When I picked up my Chaos in Tejas wristband, the day before the fest’s first day, I was also given a schedule. I already knew the main attractions that I wanted to see. But looking at the schedule I noticed that my much anticipated Thursday night with Big Freedia was going to start a little bit early. Big Freedia was going to be giving “booty dance” lessons a couple of hours before the show.
I wasn’t really sure what to expect from my booty dance class. Last time I officially enrolled in a dance class was when I took ballet in kindergarten. My teacher wouldn’t let us sit down for the entire hour and I quit after just one year. I started dancing again during those awkward middle school years in which I was desperately trying to impress boys. If you watch Toddlers and Tiaras and see some super young girls doing somewhat vulgar, sexually-explicit dance moves, you might get the general idea of what was going on. As with many situations that I reflect upon from my youth, I find myself thinking, “what the hell was I doing?” So, while I was excited to learn how to shake my grown ass properly, I was a little bit self-conscious and worried about my upcoming lesson. What kind of shoes should I wear? What about a skirt? Well, I went with sneakers (even though I wanted to wear flip flops) and a skirt. The skirt was a mistake, as I realized about 20 seconds into the lesson when Freedia had us spread-eagle on the floor to stretch.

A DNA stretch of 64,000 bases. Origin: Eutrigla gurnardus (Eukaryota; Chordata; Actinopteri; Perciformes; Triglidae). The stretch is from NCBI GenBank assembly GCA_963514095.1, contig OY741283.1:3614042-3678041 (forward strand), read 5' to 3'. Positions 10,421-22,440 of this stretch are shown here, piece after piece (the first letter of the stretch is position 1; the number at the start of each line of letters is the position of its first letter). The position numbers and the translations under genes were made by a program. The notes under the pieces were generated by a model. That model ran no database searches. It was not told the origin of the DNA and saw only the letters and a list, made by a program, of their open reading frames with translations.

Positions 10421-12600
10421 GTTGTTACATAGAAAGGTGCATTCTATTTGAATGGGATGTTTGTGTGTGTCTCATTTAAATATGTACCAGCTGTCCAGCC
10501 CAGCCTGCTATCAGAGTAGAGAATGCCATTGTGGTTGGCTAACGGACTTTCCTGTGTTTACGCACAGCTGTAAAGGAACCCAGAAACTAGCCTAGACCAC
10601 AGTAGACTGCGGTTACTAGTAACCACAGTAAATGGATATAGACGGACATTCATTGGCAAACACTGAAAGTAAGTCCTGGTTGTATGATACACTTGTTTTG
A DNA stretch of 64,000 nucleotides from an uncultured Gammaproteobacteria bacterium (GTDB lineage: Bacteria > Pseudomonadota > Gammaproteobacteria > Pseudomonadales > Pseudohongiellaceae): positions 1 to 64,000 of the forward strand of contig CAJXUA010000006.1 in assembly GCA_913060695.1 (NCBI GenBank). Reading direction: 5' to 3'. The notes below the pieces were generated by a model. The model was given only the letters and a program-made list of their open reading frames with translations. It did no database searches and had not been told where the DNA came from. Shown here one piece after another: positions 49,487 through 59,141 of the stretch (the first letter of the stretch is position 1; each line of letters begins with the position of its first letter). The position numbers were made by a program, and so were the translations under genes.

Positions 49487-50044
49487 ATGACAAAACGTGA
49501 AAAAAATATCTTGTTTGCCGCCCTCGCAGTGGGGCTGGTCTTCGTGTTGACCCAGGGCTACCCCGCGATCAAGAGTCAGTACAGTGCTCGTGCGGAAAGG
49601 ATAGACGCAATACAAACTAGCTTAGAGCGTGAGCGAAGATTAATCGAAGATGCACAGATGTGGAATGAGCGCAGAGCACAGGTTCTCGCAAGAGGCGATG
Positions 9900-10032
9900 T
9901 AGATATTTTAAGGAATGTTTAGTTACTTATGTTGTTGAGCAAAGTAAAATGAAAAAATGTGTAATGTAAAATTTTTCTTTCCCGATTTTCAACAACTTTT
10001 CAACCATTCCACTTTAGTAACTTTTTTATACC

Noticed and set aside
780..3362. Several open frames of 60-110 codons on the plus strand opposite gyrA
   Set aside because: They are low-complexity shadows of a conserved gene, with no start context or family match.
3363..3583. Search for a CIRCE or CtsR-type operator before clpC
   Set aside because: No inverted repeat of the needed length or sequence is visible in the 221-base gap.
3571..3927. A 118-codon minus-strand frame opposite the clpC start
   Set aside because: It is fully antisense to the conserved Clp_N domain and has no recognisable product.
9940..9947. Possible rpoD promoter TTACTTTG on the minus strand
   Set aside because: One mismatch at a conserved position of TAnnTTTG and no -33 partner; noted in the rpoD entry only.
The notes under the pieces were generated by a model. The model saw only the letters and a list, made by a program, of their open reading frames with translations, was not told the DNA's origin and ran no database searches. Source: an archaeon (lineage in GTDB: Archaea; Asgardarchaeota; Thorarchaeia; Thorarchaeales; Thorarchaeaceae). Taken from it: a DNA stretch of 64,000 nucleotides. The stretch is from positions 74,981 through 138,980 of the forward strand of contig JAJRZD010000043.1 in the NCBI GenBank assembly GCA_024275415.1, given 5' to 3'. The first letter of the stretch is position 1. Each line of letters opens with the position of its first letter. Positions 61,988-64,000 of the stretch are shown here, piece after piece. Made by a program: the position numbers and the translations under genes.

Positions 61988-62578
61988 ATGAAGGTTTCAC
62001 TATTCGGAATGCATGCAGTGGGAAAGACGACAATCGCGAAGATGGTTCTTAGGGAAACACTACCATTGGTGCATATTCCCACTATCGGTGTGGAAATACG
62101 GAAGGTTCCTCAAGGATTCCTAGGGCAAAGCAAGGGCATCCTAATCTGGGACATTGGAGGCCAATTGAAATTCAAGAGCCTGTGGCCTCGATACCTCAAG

From the second I arrived at Beerland amid almost purely women, I was scoping out the scene. I’m not proud of it, but I want to admit publicly to this behavior, because I know a lot of us girls are guilty of it. About a lot of the women I saw, I thought things like “ughhh, what is she wearing?” or “I think I might have a better ass than her.” Obviously it was totally useless garbage. I think that years of going to male-dominated hardcore shows really screwed up my ability to like most girls at face value. I’m not sure what it is about the punk scene or male dominated avenues of life in general, but they really make women in competition with each other. I remember being extremely judgmental of one girl in particular. She didn’t seem to be dressed very practically, and had obviously spent a lot of time (too much in my opinion at the time) on her hair and makeup. I didn’t know that I was about to flash my crotch to Big Freedia’s assistant and a guy in a wheelchair, or I wouldn’t have thought that her outfit was remotely inappropriate in comparison. Once the class started, it appeared that I was one of the only girls there without a small group of friends. Fine, right? Well, we all stretched and then started shakin’ it and working up a sweat with Freedia when, about half-way through, she asked us to partner up. Oh great. Well, guess who else arrived solo? My impractically-dressed already arch nemesis. We did the practical thing and became partners. The first exercise that Freedia had us do in our new partnerships was take turns dancing. One person dances while the other one claps and cheers her on. I danced first and this girl, who I’d already pinned at a huge bitch, clapped and cheered me on, and made me feel not just like an awesome dancer, but possibly the best dancer ever. Then we switched and I found myself thinking, “wow, she’s pretty good!” By the end of Freedia’s class, I not only knew how to bounce my ass just right, but I left really appreciating every other girl’s ability to do so, as well. It was amazing to me how, in about 20 minutes, Freedia had cured me of a long-time inability to get along with women.